The decision upholds a ruling by the California Coastal Commission against the 16-mile road after opponents argued it would harm endangered species at San Onofre State Park and block sediment flows that create famous surf breaks at a beach called Trestles.
"Hooray, hooray, hooray! I'm so delighted," said state Treasurer Bill Lockyer, who sued to stop the toll road twice in his former post as state attorney general. "It's a great victory for California."
The Transportation Corridor Agencies chairman Jerry Amante said he was shocked and disappointed. He said the agency would not decide on further legal action before a Jan. 8 board meeting.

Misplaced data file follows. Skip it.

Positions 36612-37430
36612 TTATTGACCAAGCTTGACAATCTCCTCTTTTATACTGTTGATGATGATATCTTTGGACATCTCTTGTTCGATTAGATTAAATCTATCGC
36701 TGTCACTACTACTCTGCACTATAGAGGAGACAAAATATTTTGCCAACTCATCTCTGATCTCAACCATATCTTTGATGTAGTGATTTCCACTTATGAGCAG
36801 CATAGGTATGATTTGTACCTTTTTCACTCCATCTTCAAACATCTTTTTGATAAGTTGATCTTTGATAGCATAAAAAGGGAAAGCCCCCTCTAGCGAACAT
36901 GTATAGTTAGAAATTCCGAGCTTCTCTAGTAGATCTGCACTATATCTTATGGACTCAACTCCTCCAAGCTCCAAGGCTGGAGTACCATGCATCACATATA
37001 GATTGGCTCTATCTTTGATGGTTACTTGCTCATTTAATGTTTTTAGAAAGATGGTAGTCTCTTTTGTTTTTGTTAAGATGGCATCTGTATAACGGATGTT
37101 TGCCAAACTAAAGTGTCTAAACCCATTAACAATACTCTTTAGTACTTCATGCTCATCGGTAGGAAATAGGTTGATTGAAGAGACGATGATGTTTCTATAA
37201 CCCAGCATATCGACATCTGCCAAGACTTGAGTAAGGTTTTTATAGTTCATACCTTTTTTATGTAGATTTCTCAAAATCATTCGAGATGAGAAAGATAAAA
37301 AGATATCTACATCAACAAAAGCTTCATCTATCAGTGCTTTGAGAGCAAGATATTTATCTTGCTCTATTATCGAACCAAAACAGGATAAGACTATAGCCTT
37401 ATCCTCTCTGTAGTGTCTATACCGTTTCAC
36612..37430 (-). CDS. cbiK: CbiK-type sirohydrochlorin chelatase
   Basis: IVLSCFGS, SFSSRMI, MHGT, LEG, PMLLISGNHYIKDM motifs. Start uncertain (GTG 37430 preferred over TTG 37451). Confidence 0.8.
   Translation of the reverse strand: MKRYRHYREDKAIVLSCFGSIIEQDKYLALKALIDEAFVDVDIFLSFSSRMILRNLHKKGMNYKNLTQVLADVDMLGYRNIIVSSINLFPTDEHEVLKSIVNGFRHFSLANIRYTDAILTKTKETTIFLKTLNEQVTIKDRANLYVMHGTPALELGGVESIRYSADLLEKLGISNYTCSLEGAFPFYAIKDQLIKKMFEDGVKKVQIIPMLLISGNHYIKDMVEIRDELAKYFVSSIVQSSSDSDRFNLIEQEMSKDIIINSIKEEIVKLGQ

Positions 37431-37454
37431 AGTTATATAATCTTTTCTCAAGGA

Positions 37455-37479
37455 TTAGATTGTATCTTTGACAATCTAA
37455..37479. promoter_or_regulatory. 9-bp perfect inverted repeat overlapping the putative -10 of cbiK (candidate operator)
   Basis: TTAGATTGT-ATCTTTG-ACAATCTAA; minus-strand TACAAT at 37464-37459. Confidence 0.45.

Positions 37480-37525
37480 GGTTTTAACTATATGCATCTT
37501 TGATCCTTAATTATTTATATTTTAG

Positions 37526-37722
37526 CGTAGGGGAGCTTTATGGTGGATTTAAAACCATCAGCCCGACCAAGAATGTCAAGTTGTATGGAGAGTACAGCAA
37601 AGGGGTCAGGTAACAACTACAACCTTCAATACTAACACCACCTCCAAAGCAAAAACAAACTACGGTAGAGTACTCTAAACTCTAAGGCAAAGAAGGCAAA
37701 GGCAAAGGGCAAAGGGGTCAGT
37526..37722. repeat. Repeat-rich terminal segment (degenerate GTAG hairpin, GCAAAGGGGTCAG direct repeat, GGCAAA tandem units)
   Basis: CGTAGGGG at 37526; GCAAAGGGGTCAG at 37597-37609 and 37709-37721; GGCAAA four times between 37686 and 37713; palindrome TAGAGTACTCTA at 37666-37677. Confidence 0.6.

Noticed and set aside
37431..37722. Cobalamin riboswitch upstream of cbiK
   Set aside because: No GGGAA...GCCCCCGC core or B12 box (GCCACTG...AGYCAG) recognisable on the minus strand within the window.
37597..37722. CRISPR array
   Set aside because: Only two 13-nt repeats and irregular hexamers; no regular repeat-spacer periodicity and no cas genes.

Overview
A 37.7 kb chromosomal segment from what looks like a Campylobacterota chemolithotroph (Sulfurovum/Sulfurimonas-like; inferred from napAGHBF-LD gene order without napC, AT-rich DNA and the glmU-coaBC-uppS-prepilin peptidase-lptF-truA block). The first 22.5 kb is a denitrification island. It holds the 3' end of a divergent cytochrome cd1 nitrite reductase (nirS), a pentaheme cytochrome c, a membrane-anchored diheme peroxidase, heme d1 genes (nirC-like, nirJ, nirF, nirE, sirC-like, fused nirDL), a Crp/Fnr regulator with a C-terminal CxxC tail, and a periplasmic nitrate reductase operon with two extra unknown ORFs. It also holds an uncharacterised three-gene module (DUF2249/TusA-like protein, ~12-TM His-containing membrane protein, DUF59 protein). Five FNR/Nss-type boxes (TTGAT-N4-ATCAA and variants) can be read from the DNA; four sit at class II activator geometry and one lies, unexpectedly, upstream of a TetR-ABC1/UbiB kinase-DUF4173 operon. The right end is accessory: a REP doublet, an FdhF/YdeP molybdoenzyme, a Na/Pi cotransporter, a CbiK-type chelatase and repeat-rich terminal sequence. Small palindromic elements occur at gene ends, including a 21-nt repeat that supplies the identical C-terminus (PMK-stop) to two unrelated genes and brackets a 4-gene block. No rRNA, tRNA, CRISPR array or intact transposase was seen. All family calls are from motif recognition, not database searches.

"This decision is another blow to the Southern California economy, Amante said. "We are now destined for gridlock and increased greenhouse emissions."
The toll authority had argued the $1.3 billion road would play a key role in national security by providing an alternative to Interstate 5 if there is a wildfire or accident at the nearby San Onofre nuclear power plant.
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